- Policy Routing and Internet eXchange Points
- Internet Exchange Point design and Multihoming Case Study
- Lab (Module 19 and 21)
- General time for extra talks and Lab
- Quiz

Each class is different and tuned to the participants requirements. If there are any specific requirements, these should be communicated to the instructors during the workshops. The instructors who teach at these workshops are among the top Internet engineers today, and between them, have a great deal of knowledge on many current technologies.


[ Schedule
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Outline
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Details ]

Routing (Workshop 2)
Instructors : Lim Fung, Srinath Beldona, Seo Boon Ng (Cisco System)

Class Size: 28

Attendees must bring a laptop

Who should attend:
This is a technical workshop. Technical staff who are now or soon will be building or operating a wide area TCP/IP base Internet Service Provider (ISP) network or Internet eXchange Point (IXP), likely with international and/or multi-provider connectivity.

Pre-requisites:
Cisco IOS Fundamentals; user level UNIX and maybe some system administration; some use of network design, preferably TCP/IP-based.

What you will learn:

  • Techniques for design, set-up, and operation of a metropolitan, regional, or national ISP backbone network. This includes advanced OSPF, BGP4, and policy based routing configurations.

  • Techniques for the design, set-up, and operation of Internet Exchange Points.

  • Techniques for multiple connections to the Internet (multihoming), including connections to IXPs and ISPs.

  • Techniques to achieve optimal performance and configuration from a Cisco backbone router. This includes routing scalability, network design, and configuration tips.

Syllabus:

Day 1
- ISP Network & Routing Architectures (Introduction)
- Internet Routing
- OSPF and BGP
- Lab (Module 1)

Day 2
- ISP Network & Routing Architectures (Basics)
- BGP Attributes and Scaling Techniques
- Lab (Module 2 and 3)

Day 3
- ISP Network & Routing Architectures (Advanced)
- BGP Best Practices, OSPF areas and BGP Route Reflectors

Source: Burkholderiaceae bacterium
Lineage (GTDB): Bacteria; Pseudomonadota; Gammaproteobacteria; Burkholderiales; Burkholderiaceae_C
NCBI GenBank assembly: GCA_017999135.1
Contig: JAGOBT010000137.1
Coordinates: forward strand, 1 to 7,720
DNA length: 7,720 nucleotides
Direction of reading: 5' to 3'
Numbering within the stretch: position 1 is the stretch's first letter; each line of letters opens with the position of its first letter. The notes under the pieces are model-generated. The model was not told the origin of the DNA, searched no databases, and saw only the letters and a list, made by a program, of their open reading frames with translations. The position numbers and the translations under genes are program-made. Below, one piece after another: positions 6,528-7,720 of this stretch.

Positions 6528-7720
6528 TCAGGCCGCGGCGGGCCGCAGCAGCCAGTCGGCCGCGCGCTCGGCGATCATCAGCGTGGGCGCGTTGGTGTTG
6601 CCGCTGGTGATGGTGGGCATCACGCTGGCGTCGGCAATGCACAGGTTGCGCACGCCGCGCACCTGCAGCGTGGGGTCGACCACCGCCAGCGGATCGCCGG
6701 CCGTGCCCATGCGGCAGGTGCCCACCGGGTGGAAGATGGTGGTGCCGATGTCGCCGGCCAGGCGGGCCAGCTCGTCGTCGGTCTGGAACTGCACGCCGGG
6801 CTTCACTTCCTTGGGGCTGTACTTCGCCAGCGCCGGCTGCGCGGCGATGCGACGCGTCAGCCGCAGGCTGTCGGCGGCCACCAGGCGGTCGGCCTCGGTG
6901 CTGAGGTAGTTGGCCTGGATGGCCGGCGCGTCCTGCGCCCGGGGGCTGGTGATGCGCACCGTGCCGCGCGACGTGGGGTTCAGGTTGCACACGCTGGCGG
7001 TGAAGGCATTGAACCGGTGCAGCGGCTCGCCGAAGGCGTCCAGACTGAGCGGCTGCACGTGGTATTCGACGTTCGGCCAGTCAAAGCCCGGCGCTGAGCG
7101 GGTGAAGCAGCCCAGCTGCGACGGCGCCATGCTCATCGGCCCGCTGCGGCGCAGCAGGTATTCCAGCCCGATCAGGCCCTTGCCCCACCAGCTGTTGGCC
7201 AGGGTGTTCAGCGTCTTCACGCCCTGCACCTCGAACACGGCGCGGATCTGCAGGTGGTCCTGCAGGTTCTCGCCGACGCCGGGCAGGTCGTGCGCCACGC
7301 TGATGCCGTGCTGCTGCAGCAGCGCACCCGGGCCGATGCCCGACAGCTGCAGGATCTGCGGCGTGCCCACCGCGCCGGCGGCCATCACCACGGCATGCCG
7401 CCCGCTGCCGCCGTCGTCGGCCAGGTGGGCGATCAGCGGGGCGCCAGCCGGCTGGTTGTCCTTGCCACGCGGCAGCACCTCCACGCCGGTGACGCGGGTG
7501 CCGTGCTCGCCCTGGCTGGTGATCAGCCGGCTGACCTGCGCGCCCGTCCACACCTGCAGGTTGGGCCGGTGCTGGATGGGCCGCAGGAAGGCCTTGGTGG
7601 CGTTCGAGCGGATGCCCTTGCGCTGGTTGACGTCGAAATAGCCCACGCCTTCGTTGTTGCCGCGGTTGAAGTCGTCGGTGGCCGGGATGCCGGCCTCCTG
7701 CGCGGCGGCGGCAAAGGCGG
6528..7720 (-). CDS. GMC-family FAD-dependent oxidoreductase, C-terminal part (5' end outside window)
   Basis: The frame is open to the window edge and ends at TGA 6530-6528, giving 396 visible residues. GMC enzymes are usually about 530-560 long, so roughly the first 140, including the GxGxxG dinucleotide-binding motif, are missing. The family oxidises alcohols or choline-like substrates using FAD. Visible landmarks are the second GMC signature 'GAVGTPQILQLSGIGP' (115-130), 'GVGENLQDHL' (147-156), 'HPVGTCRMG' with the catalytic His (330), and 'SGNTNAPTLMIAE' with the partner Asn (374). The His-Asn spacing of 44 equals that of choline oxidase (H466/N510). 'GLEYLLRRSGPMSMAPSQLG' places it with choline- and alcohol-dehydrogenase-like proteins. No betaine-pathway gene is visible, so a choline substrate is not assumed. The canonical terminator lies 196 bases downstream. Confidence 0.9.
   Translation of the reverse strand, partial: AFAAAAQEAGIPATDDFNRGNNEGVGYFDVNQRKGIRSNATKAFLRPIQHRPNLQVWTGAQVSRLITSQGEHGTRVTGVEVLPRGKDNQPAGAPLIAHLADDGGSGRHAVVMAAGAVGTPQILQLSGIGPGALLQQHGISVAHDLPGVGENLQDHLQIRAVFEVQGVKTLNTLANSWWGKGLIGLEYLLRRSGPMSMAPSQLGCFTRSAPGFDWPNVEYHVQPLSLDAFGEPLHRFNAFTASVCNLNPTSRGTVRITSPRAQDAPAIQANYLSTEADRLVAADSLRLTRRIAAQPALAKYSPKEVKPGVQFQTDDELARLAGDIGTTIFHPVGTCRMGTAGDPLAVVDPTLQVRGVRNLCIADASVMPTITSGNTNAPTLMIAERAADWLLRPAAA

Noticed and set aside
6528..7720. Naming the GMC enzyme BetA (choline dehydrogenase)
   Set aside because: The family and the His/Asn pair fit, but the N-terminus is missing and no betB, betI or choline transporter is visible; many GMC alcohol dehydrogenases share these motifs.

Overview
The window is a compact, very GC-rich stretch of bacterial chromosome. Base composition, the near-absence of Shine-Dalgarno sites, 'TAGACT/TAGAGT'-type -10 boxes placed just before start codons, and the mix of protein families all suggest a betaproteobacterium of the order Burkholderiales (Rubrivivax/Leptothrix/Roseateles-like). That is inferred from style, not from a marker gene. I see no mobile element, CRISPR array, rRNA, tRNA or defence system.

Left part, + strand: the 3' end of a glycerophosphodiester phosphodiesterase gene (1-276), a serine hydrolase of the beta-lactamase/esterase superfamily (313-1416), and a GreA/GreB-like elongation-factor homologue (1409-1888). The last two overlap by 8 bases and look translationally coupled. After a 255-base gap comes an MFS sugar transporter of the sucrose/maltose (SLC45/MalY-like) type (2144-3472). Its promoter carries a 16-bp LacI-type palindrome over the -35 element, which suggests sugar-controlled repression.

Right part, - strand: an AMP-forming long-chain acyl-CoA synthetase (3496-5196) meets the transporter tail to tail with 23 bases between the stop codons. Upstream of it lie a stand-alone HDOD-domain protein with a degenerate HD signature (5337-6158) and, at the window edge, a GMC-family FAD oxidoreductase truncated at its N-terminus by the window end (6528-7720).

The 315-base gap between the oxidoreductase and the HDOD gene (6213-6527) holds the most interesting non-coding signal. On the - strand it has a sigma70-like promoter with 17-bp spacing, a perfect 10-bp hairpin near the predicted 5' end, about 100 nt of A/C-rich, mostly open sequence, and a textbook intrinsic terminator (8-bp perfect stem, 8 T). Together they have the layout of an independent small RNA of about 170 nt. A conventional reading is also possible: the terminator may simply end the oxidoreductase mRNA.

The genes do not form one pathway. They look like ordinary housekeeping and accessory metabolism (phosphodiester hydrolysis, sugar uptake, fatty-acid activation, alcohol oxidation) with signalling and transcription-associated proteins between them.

- Lab (Modules 4, 6 and 7)

Day 4
- Scaling the Network
- Advanced Router Configuration and Multihoming
- Lab (Modules 11 and 12)

Day 5
- Policy Routing and Internet eXchange Points
- Internet Exchange Point design and Multihoming Case Study
- Lab (Module 19 and 21)
- General time for extra talks and Lab
- Quiz

Each class is different and tuned to the participants requirements. If there are any specific requirements, these should be communicated to the instructors during the workshops. The instructors who teach at these workshops are among the top Internet engineers today, and between them, have a great deal of knowledge on many current technologies.


Internet Security
Instructors : Kunjal Trivedi (Cisco)Vicky Shrestha, Damien Holloway (Juniper)

Class Size: 28

Attendees must bring a laptop.

Who should attend:
Network Operations and security staff at ISPs and Network Service Providers. People who are trying to learn ropes of establishing a functioning security system in their network core and edges. Any one else with interest in Security topics.

Pre-requisites:
This is an advanced course. Good familiarity with UNIX command line and system administration jobs. Knowledge of Layer 3 protocols, and command line of popular routers. Basic knowledge of security concepts is an added advantage.

What you will learn:
The ISP / NSP Security Workshop focuses on following components to provide comprehensive understanding and hands-on experience allowing you to gain valuable experience in network security best common practices, tools and techniques.

- Network infrastructure security
- Security services

For network infrastructure security, best common practice for protecting infrastructure including IP addressing, baseline building, securing IGP and BGP routing protocols and router filtering techniques are covered in detail. Controlling access to the routers, collecting network telemetry information and control plane protection techniques are discussed.

A six step methodology for detecting and mitigating DDoS attacks on the infrastructure provides hands-on understanding on how to deal with such attacks. Anti-spoofing measures to combat IP spoofing attacks and Remotely Triggered Blackhole (RTBH) filtering to protect against infrastructure attacks hands-on practice provides easy to deploy tools on the SP networks.

The security services address designing, deploying and managing L3 Virtual Private Networks. A balanced discussion covering security of 3VPN provides good basis of evaluating the level of security for the business needs. Finally, a discussion of how managed security services such as IP VPN prepares SP networks for provisioning other security services


[ Schedule
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VoIP + Multicast
Instructors : Jonny Martin (FX Networks), Greg Shepherd (Cisco) and John Zwiebel (Cisco)